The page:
When Diana Ross wanted to turn her legendary music career “Upside Down” at the dawn of the ’80s, she enlisted the Chic production team of Nile Rodgers and Bernard Edwards.
“That was our very first time ever producing a star,” says Rodgers. “Not only was it a star, it was, like, the star.”
But Rodgers and Edwards helped make that superstar shine brighter than ever: Ross’ classic “Diana” album — released 40 years ago on May 22, 1980 — went on to become the best-selling LP of her career with hits such as “Upside Down” and the gay anthem “I’m Coming Out.” And perhaps more significantly, it set the twirling template for all of the diva dance-pop that would come after that, from Madonna and Janet Jackson to Beyoncé.
It was a tricky, transitional time for Ross at the beginning of the post-disco era. “The disco era ended in the summer of ’79, and she came out the next year,” says Rodgers. “So we had to make a record that wasn’t disco.”
Rodgers and his late partner, Edwards, had proven themselves to be disco dynamos, producing hits such as “Le Freak” and “Good Times” for their own group Chic, as well as Sister Sledge’s smash “We Are Family.” But now they had to show that they were more than just disco, with Ross wanting to court a younger audience. “She didn’t say, ‘Well I’m trying to make an album for the kids,’ ” says Rodgers. “But she knew that’s what we were doing.”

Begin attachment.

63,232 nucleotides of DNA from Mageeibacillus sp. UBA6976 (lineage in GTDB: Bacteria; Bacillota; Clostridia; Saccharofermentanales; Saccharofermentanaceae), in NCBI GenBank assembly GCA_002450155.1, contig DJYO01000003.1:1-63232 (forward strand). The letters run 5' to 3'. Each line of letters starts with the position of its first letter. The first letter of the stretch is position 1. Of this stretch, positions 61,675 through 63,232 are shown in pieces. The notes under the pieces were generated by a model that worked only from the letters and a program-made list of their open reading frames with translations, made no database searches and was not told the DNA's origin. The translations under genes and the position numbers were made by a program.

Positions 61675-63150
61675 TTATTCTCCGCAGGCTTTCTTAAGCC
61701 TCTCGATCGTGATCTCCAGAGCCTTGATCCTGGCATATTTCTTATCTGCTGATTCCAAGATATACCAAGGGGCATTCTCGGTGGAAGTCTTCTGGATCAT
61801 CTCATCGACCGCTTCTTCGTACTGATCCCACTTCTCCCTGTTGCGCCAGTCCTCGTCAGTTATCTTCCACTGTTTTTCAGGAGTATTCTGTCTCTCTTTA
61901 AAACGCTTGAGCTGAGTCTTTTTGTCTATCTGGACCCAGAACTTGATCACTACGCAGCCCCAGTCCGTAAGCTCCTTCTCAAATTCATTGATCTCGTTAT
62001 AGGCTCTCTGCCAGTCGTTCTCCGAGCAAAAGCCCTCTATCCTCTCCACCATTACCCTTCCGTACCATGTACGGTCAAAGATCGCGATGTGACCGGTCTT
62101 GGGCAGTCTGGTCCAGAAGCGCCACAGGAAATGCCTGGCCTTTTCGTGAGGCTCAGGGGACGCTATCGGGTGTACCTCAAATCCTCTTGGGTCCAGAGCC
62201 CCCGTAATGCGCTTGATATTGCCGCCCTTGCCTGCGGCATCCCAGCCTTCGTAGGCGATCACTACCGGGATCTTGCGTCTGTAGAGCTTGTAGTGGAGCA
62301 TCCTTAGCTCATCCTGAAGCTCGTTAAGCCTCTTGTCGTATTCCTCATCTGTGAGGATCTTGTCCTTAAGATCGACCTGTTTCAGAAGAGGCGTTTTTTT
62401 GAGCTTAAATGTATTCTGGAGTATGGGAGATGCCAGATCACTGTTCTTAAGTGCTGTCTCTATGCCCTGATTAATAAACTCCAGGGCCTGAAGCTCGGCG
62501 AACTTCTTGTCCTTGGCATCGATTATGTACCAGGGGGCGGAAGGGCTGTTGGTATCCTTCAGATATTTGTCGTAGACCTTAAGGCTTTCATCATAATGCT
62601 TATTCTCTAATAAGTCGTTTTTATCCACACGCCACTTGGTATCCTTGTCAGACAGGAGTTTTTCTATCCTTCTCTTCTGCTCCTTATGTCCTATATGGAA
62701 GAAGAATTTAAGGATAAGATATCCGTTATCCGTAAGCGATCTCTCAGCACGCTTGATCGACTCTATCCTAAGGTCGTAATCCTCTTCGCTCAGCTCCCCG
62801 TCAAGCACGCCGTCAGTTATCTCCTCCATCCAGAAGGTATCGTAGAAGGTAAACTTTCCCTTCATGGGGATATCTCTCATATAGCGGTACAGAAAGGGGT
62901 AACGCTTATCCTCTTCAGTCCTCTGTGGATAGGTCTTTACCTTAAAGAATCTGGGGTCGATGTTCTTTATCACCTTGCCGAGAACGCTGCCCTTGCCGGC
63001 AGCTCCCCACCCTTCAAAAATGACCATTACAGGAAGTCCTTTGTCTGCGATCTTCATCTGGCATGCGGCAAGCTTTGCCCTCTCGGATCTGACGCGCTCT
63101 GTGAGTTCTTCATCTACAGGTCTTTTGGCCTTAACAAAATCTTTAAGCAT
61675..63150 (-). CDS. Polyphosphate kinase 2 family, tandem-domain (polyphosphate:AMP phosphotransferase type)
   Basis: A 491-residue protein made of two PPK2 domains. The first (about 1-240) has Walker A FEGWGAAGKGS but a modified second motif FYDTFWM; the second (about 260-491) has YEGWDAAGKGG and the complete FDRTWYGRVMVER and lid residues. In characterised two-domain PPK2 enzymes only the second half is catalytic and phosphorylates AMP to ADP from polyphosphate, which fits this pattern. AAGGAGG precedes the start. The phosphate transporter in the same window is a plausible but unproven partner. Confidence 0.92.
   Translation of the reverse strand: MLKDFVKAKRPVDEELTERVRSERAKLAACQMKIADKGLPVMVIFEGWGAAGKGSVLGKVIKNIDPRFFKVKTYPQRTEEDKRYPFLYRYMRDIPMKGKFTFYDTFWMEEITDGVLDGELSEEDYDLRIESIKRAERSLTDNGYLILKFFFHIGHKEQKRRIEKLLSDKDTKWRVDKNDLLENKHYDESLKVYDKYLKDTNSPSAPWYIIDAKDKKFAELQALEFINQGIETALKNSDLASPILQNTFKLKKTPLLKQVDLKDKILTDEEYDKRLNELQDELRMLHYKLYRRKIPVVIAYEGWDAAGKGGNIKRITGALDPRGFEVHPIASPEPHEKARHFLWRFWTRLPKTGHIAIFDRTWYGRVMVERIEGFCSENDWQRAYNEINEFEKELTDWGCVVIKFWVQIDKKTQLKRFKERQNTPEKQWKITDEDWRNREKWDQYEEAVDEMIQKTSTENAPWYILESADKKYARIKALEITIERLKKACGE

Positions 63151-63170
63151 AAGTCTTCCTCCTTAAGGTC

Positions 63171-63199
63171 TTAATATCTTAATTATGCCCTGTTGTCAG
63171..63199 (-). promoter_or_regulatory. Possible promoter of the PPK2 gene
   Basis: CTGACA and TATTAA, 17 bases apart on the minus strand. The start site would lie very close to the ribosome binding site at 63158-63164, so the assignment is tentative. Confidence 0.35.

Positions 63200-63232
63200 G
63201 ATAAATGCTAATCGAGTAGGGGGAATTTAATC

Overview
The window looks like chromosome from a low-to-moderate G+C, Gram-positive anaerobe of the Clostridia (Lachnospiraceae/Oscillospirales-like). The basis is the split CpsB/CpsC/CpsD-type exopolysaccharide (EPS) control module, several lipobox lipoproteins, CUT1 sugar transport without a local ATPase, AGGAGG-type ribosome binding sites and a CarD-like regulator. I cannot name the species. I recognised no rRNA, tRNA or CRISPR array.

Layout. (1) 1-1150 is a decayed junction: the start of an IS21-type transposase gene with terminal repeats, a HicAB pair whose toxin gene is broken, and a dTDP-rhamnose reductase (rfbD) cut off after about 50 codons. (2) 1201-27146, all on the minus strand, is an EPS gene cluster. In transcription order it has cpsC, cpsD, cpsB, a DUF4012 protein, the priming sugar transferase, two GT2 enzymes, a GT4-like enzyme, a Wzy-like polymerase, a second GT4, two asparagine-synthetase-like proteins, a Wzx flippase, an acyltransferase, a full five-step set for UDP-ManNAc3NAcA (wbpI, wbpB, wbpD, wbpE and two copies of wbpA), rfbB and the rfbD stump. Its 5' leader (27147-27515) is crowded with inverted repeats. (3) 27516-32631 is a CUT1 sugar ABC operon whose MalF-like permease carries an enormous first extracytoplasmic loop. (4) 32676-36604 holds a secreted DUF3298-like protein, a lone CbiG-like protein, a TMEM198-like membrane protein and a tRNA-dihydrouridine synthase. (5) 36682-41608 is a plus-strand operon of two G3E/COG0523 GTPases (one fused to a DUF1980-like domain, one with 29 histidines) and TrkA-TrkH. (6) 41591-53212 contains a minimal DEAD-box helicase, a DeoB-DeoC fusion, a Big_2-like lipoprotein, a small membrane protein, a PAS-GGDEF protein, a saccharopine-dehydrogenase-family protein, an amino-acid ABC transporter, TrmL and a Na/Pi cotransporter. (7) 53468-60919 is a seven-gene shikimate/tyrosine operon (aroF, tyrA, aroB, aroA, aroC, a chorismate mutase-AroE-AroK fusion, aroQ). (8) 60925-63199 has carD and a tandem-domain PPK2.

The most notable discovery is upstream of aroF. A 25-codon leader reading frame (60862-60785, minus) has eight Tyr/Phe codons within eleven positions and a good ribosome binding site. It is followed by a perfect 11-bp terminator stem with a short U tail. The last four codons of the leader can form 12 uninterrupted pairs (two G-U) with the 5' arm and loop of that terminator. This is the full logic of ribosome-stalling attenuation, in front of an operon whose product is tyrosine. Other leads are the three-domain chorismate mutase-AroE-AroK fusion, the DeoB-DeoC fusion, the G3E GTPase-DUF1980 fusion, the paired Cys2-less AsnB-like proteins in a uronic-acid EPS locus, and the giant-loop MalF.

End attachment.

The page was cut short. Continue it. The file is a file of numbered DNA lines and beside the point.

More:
To that end, Rodgers and Edwards “interviewed” Ross before writing a note of music. “For two days she told us her life story, as if we were writing a magazine article,” says Rodgers. “And then we went and we wrote the album. Basically, the reason why it’s just [called] ‘Diana’ is it’s a documentary.”
The first single “Upside Down,” which went No. 1, came directly out of those conversations: “Those were her words actually,” says Rodgers. “She said that she just wanted to turn her whole career upside down, and that was in our notes. But we thought that it would be more powerful in a romantic setting, so we wrote ‘Upside down, boy you turn me.’ And she flipped when she heard it.”
“I’m Coming Out,” the second single, was inspired after Rodgers saw a bunch of “Diana Ross impersonators” in the bathroom at GG’s Barnum Room, a predominantly transgender club in midtown Manhattan. “All of a sudden a lightbulb goes off in my head,” he says. “I had to go outside and call Bernard from a telephone booth. I said, ‘Bernard, please write down the words: ‘I’m coming out.’ And then I explained the situation to him.”
Ross immediately loved the song, connecting with the empowering lyrics: “The time has come for me to break out of this shell/I have to shout that I am coming out.” “But she didn’t understand that that was a gay thing, that that was a person saying, ‘I’m coming out of the closet,’ ” says Rodgers. “She didn’t even get that.”
At least not until Ross played the song for influential WBLS DJ Frankie Crocker. “He thought that that would be Diana saying that she was gay,” says Rodgers.
But Rodgers convinced the singer to stick with the song anyway, selling it as the perfect concert opener to make a regal entrance for the rest of her life. “I said, ‘Diana, this song is gonna be your coming-out song. We think of you as our black queen,’ ” he says. “And I even wrote a [horn] fanfare. I explained to her that it’s just like when the president comes out and they play ‘Hail to the Chief.’ ”
Source: Read Full Article